consequences support good
Nothing shows the balance of consequences better than the story of
Laddie and the Couch
Laddie, my Shetland sheep dog, liked to sleep on the couch when I was at work. He knew he shouldn't. When we got home, he'd be at the door. A couple of times, I sneaked up on him and caught him on the couch. As soon as he heard me, he'd leap off and, if he thought I'd seen him, he'd definitely have a guilty look on his face (any dog owner will assure you that dogs do, indeed, have expressive faces).
Yelling at him did not work. I knew that already. One of my friends told me that dogs hated to have water on their faces--and Laddie certainly hated water! He'd rather wait till tomorrow than go for a walk in the rain.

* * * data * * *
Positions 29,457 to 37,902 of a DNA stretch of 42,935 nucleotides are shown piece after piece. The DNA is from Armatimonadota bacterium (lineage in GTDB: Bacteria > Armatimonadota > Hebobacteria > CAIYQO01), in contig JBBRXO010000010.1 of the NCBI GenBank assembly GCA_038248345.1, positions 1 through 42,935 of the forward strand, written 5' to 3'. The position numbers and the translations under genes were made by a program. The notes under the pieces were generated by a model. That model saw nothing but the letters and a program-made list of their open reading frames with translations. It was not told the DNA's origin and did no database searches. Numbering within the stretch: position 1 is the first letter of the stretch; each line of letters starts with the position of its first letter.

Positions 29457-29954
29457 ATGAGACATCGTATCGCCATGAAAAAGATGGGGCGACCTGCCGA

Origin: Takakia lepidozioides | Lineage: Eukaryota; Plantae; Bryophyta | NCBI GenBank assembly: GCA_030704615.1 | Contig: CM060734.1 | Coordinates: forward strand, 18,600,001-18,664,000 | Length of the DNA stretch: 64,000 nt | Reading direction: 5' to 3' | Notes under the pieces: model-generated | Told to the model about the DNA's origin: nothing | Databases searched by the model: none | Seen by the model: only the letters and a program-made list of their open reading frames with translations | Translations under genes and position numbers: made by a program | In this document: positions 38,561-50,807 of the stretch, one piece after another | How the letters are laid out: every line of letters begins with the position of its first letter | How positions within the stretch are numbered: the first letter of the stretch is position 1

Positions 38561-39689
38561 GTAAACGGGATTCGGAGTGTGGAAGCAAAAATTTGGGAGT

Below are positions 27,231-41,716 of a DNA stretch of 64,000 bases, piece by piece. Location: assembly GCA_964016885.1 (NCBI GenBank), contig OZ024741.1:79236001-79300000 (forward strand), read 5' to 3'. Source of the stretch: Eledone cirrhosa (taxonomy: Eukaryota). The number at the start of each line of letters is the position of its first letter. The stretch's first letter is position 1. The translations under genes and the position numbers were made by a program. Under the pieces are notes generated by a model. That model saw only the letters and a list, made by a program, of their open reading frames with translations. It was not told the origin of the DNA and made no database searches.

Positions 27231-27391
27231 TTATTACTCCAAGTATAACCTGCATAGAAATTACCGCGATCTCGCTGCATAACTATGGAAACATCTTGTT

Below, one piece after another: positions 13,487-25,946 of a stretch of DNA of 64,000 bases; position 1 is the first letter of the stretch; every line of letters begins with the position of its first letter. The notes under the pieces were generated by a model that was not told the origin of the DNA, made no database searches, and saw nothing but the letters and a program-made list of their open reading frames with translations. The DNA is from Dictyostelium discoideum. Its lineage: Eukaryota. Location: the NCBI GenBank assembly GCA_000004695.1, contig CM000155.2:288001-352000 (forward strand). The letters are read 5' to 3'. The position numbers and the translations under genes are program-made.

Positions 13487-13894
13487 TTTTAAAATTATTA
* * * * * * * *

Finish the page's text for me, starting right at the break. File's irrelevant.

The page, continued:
So I got a spray bottle and, when I caught him on the couch, sprayed water in his face. He hated it--you never saw such an unhappy dog in your life!
He didn't like the water, but, at the same time, he did not change his behavior. From Laddie's point of view, five hours of couch was worth five minutes of water.
People do things for their reasons, not ours. And they judge the consequences of their actions with their eyes, not ours.
1997, 2001 Frank W.